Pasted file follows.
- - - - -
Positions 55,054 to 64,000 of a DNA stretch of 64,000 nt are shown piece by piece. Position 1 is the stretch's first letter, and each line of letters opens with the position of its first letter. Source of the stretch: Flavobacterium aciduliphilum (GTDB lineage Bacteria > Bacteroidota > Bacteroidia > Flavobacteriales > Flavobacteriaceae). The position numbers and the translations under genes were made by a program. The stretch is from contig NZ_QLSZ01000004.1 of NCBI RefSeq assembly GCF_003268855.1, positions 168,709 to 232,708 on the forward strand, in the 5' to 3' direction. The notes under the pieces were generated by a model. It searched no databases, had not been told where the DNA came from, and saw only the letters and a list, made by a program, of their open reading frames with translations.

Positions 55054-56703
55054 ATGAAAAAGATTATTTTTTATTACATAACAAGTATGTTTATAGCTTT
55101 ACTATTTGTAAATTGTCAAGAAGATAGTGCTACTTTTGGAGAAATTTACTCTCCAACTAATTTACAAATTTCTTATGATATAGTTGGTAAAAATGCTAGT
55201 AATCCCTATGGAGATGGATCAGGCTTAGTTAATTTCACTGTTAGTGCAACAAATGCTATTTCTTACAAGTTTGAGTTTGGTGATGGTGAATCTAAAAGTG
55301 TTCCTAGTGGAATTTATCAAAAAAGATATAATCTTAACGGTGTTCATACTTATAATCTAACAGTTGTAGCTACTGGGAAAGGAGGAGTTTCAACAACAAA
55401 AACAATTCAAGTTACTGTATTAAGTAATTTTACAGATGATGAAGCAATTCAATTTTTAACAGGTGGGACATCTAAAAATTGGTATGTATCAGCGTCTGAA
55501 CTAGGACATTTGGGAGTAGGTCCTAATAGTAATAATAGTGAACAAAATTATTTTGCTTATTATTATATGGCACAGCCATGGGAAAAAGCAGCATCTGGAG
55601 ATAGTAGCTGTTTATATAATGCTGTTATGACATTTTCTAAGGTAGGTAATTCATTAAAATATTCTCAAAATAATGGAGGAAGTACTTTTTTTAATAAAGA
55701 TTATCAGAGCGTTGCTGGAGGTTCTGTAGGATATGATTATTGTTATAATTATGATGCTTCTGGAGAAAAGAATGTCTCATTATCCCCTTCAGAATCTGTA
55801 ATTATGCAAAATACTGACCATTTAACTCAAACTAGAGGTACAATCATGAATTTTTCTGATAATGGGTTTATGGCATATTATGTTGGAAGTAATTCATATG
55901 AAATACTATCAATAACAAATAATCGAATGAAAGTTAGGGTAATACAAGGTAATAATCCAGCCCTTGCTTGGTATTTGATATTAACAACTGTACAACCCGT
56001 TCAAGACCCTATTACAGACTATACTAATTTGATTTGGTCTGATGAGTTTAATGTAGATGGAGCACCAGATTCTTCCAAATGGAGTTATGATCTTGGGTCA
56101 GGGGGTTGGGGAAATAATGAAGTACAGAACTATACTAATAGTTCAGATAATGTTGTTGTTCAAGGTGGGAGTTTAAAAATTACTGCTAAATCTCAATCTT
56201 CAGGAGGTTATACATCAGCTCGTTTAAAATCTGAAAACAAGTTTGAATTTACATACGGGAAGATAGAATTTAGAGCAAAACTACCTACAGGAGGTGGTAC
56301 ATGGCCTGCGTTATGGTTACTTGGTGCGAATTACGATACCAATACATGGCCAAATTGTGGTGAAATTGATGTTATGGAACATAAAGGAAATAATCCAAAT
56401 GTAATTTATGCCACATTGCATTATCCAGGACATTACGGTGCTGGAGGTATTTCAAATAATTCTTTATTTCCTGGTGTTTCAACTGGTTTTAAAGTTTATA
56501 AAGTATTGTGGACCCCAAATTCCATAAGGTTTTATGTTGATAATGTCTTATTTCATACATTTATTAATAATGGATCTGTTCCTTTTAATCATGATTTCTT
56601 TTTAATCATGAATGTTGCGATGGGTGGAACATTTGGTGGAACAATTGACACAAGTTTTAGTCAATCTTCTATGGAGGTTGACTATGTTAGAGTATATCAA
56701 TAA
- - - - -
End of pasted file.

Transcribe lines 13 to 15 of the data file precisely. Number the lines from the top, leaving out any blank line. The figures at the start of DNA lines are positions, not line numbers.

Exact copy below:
56001 TCAAGACCCTATTACAGACTATACTAATTTGATTTGGTCTGATGAGTTTAATGTAGATGGAGCACCAGATTCTTCCAAATGGAGTTATGATCTTGGGTCA
56101 GGGGGTTGGGGAAATAATGAAGTACAGAACTATACTAATAGTTCAGATAATGTTGTTGTTCAAGGTGGGAGTTTAAAAATTACTGCTAAATCTCAATCTT
56201 CAGGAGGTTATACATCAGCTCGTTTAAAATCTGAAAACAAGTTTGAATTTACATACGGGAAGATAGAATTTAGAGCAAAACTACCTACAGGAGGTGGTAC